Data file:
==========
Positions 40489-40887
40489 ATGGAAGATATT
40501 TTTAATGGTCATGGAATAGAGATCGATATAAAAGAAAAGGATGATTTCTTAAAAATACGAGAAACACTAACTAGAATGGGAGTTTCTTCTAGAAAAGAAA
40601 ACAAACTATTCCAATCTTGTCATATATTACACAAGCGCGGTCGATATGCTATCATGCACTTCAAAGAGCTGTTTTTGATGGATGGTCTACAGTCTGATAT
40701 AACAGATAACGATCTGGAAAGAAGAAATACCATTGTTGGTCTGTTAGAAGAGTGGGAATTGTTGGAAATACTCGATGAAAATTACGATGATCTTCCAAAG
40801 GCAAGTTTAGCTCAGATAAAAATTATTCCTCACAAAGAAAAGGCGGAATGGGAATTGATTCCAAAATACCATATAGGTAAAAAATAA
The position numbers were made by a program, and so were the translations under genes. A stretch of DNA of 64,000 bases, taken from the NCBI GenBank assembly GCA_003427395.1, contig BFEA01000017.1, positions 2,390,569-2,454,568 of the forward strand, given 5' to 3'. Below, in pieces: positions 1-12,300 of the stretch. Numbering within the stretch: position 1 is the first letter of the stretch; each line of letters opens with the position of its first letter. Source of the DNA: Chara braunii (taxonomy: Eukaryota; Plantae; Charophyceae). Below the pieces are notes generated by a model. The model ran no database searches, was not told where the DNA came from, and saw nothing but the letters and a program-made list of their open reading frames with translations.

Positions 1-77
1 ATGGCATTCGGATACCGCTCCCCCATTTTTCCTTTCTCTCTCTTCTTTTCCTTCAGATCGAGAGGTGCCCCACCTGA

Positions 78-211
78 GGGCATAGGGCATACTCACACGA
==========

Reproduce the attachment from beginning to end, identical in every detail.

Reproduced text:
Positions 40489-40887
40489 ATGGAAGATATT
40501 TTTAATGGTCATGGAATAGAGATCGATATAAAAGAAAAGGATGATTTCTTAAAAATACGAGAAACACTAACTAGAATGGGAGTTTCTTCTAGAAAAGAAA
40601 ACAAACTATTCCAATCTTGTCATATATTACACAAGCGCGGTCGATATGCTATCATGCACTTCAAAGAGCTGTTTTTGATGGATGGTCTACAGTCTGATAT
40701 AACAGATAACGATCTGGAAAGAAGAAATACCATTGTTGGTCTGTTAGAAGAGTGGGAATTGTTGGAAATACTCGATGAAAATTACGATGATCTTCCAAAG
40801 GCAAGTTTAGCTCAGATAAAAATTATTCCTCACAAAGAAAAGGCGGAATGGGAATTGATTCCAAAATACCATATAGGTAAAAAATAA
The position numbers were made by a program, and so were the translations under genes. A stretch of DNA of 64,000 bases, taken from the NCBI GenBank assembly GCA_003427395.1, contig BFEA01000017.1, positions 2,390,569-2,454,568 of the forward strand, given 5' to 3'. Below, in pieces: positions 1-12,300 of the stretch. Numbering within the stretch: position 1 is the first letter of the stretch; each line of letters opens with the position of its first letter. Source of the DNA: Chara braunii (taxonomy: Eukaryota; Plantae; Charophyceae). Below the pieces are notes generated by a model. The model ran no database searches, was not told where the DNA came from, and saw nothing but the letters and a program-made list of their open reading frames with translations.

Positions 1-77
1 ATGGCATTCGGATACCGCTCCCCCATTTTTCCTTTCTCTCTCTTCTTTTCCTTCAGATCGAGAGGTGCCCCACCTGA

Positions 78-211
78 GGGCATAGGGCATACTCACACGA